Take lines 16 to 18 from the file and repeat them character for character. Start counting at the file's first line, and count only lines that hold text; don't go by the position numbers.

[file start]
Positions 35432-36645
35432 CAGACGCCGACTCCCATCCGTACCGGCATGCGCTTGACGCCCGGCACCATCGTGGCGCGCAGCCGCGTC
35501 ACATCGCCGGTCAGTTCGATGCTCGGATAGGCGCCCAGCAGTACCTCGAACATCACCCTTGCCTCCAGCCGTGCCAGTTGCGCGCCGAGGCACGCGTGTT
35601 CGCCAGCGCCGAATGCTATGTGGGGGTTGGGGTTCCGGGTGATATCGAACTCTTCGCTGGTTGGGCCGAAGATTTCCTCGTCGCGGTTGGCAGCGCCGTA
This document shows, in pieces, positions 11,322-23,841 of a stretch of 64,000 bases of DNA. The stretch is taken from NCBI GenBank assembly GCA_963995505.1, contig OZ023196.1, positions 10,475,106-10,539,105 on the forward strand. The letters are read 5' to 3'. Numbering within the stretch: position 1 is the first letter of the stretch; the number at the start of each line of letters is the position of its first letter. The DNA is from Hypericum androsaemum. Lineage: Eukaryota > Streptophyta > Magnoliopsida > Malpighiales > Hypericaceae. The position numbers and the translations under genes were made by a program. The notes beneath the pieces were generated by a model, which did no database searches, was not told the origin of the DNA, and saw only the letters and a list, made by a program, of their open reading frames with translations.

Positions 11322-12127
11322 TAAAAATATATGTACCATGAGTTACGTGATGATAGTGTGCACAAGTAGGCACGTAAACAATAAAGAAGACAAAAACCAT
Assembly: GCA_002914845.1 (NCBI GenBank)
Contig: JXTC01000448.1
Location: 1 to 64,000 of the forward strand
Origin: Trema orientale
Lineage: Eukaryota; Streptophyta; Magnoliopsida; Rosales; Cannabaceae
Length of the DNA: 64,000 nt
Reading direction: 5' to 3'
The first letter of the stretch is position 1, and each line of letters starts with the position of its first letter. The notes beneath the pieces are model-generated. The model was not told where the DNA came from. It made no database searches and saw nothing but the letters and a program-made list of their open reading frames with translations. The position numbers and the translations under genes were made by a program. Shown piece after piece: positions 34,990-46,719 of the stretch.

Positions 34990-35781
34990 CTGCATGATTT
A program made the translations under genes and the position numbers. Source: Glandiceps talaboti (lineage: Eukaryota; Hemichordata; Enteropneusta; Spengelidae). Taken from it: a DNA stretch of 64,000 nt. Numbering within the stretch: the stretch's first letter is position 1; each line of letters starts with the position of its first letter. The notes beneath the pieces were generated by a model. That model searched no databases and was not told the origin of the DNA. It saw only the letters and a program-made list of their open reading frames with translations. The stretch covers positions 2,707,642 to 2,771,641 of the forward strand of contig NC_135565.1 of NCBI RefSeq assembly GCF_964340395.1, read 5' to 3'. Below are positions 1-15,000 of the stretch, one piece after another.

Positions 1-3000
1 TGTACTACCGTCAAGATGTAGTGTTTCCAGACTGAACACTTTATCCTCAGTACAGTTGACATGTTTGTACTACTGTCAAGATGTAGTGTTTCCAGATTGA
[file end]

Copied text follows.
Positions 34990-35781
34990 CTGCATGATTT
A program made the translations under genes and the position numbers. Source: Glandiceps talaboti (lineage: Eukaryota; Hemichordata; Enteropneusta; Spengelidae). Taken from it: a DNA stretch of 64,000 nt. Numbering within the stretch: the stretch's first letter is position 1; each line of letters starts with the position of its first letter. The notes beneath the pieces were generated by a model. That model searched no databases and was not told the origin of the DNA. It saw only the letters and a program-made list of their open reading frames with translations. The stretch covers positions 2,707,642 to 2,771,641 of the forward strand of contig NC_135565.1 of NCBI RefSeq assembly GCF_964340395.1, read 5' to 3'. Below are positions 1-15,000 of the stretch, one piece after another.